Finding the inspiration to tell stories that connect with readers, viewers or listeners can be difficult at times, even for the most seasoned journalists. Somewhere between writer’s blocks and deadline-triggered stress, a news junkie needs a shot of encouragement.
As a budding college journalist, I’ve realized that it’s important to remind yourself why you’ve chosen a career in media and to always be inspired.
“I became a journalist to come as close as possible to the heart of the world,” the late magazine publisher Henry Luce once said.
I look at the original wonders of the ancient world as a reminder of the extraordinary and creative capabilities of society. Through my journey of exploring the art of mass communication as a college journalist, I’ve compiled a list of seven inspiring wonders.
1. Adobe Museum of Digital Media (Virtual)
One of the first of its kind, the Adobe Museum of Digital Media launched in 2010. I was drawn in by the exhibit’s interactive features — technology and design meets art and virtual storytelling.
When in need of a visual challenge, this museum provides just that, at the click of mouse. This Flash-based showcase is worth the loading time. According to Adobe’s website, the virtual museum is to preserve outstanding media and offer commentary on digital media’s influence on culture and society.
2. Alcatraz (San Francisco Bay)
Escaping writers block after failed attempts can feel like trying to penetrate an impenetrable prison. All of the good ideas are waving from California. While I don’t support the escape of inmates, it’s an inspiring story of persistence and detail — words a good journalist should know well.
Located on Alcatraz Island, the former Federal Prison served some of the worlds most infamous and dangerous criminals before it closed in 1963. Because of its island location and high security level, there was reportedly only one successful escape out of many failed attempts.
3. The Newseum (Washington)
While interning in Washington, I had the pleasure of visiting The Newseum for the first time. To say that this adventure was magical would be an understatement. It brings you so close to the the past that you may imagine for a moment that you’re actually in it.
According to the Newseum’s website, this 25 thousand square-foot, interactive museum aims to tell stories of important world events in engaging ways and to educate the public of the freedoms in a free society.
One of the most memorable and inspiring exhibits is the Journalists Memorial. It honors the brave journalists who lost their lives while working in the sometimes dangerous media industry. Like soldiers in a way, they fought, using the first amendment.
Many of the exhibits have an emotional pull. News junkies like myself, refer to The Newseum experience as an inspirational pilgrimage.
TThe Newseum at 555 Pennsylvania Ave, NW, Washington D.C.
4. The Museum of Broadcast Communications (Chicago)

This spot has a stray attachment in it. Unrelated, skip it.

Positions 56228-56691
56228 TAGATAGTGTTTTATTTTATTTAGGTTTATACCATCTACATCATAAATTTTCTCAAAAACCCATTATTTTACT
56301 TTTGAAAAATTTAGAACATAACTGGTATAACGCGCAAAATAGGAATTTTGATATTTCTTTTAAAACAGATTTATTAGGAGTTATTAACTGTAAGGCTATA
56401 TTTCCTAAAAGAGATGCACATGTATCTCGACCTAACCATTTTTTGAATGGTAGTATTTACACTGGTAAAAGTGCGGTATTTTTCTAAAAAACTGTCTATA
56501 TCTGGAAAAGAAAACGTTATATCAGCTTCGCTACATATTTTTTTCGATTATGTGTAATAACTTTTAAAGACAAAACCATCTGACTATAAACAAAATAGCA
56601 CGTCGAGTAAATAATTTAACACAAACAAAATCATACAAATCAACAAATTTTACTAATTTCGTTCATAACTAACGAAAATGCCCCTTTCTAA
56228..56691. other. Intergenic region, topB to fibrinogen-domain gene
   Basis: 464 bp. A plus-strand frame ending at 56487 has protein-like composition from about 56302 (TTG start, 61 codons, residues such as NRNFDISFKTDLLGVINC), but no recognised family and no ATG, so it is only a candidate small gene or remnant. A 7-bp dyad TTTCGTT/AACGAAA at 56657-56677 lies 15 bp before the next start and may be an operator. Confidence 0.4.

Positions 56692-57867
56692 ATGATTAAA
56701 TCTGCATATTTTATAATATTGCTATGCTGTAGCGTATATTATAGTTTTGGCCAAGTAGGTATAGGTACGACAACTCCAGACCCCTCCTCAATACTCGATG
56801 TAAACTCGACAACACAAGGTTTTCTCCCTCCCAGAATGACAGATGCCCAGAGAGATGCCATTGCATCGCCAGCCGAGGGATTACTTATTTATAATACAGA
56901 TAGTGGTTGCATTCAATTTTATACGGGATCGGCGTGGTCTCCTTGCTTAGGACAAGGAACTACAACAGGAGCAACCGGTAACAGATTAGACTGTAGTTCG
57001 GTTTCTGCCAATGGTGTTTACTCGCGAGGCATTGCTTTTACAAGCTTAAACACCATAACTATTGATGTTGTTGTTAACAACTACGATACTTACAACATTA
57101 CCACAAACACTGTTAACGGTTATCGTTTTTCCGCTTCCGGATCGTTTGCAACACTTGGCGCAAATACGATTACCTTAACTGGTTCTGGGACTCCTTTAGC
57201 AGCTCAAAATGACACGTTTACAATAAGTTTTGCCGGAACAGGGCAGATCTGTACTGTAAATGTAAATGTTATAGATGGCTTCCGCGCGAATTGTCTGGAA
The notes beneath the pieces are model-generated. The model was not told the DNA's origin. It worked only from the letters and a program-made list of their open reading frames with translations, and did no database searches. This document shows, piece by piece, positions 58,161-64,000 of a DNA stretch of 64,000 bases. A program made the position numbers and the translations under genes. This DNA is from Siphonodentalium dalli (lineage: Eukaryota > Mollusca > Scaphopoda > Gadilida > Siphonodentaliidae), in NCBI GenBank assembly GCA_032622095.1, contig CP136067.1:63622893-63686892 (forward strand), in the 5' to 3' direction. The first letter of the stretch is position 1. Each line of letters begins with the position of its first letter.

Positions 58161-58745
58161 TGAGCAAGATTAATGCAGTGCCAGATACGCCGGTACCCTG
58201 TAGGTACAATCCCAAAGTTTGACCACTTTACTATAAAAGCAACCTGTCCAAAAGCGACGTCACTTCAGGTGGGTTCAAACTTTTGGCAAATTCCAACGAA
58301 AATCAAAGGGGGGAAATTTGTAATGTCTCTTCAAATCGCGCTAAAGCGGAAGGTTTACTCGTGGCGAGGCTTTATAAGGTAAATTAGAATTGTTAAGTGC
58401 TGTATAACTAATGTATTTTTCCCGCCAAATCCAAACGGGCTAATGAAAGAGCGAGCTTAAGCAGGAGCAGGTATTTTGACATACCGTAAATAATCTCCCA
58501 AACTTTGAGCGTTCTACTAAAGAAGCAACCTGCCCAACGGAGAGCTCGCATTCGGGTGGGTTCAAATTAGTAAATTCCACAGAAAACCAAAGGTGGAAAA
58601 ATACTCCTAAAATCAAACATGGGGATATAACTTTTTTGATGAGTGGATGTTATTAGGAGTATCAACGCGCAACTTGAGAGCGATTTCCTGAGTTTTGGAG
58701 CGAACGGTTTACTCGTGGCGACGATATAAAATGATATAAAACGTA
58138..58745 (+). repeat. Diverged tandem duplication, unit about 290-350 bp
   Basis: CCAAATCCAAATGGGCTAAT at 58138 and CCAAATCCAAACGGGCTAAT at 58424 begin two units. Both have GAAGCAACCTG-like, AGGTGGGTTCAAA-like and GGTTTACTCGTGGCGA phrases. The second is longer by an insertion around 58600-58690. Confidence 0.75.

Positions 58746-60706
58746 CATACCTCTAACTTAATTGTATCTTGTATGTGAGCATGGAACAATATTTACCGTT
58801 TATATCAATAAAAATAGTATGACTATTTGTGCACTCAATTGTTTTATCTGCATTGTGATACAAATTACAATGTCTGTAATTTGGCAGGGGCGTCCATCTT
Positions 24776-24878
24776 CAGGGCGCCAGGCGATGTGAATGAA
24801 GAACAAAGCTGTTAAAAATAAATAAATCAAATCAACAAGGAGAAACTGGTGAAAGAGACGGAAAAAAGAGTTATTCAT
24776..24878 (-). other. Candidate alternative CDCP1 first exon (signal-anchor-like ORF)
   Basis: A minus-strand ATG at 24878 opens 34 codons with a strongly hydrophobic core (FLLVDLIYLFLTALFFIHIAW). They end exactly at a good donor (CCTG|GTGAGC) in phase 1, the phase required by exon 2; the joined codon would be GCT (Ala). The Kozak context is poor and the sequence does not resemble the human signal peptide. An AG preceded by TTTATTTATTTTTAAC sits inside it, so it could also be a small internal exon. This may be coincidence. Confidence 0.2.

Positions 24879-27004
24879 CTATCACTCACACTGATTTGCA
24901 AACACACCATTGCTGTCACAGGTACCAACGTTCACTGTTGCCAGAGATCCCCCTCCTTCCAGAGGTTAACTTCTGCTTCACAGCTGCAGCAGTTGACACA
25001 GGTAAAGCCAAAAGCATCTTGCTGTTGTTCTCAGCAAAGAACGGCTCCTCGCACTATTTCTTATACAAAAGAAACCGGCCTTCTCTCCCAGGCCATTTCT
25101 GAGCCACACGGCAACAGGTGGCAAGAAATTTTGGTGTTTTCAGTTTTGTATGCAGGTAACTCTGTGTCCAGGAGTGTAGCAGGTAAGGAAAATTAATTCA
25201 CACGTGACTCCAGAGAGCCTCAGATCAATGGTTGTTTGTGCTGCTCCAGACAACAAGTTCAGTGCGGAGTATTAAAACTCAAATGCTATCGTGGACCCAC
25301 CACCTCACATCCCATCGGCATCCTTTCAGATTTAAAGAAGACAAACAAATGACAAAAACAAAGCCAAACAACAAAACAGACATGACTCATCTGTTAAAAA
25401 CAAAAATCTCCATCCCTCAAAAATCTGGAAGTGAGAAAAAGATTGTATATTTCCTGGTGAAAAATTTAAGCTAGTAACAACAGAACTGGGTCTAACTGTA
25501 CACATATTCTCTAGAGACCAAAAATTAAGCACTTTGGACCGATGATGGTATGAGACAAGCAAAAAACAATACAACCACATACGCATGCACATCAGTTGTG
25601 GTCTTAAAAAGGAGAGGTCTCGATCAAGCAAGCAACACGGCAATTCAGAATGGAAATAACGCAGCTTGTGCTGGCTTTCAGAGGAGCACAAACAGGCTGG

Dedicated to preserving the archives of radio and television programs, the Museum of Broadcast Communications is the place to learn the story of broadcasting — while exploring the radio and television studios. Their online archives can dramatically aid in research involving historical events.
The museum houses the nation’s only National Radio Hall of Fame Gallery. With MBC’s extensive archives, it aims to educate the public as well as broadcast personnel, according the MBC’s website. The museum collects documented speeches, debates and television programs.
5. Rock and Roll Hall of Fame and Museum (Cleveland)
For those who love the music and entertainment beat, The Rock and Roll Hall of Fame and Museum is a historical paradise. When my eyes met the black and white QR coded guitar, it was digital love at first sight.
Many ideas and great works have been inspired by music, so why not lift your mood with some rock ‘n roll?
The museum houses thousands of artifacts and exhibits to educate and raise awareness of the significance of music culture.
6. The Mississippi River
Flowing southward through 10 states, the Mississippi River is one of the best known rivers in the United States. As I stood by a hotel gate in Natchez, Miss. — gazing at such a beautiful sight — I thought, “This is it, the Mighty Mississippi.”
This river has not only enriched the earth, but also the imagination of many writers and artists. “The face of the water… became a wonderful book — a book that was a dead language to the uneducated passenger, but which told its mind to me,” Mark Twain famously wrote in reference to the Mississippi River.
Too much of the past is embedded into the Mighty Mississippi for its inspirational affects to ever run dry. “The river is within us, the sea is all about us,” poet T. S. Eliot wrote. It gives me hope that one day, I too can channel this rich history into something great.
7. “The Crossroads of the World” (New York)
If you’re from a small city like I am, you understand the motivational boost of visiting Times Square. I didn’t mind coming across as the ultimate tourist as I took pictures with Disney characters and my favorite media signs. It gives you the chance to explore and see what opportunities are available.
More specifically, within New York, Times Square is a commercial hub of entertainment. With all of the live performances and comedy shows flooding the area, it’s a perfect place to freelance covering local events and writing reviews. As one of the most jam-packed locations for tourists, it’s also pleasantly diverse.
Sometimes it just takes stepping away from your routine to find inspiration.
What are your seven wonders?
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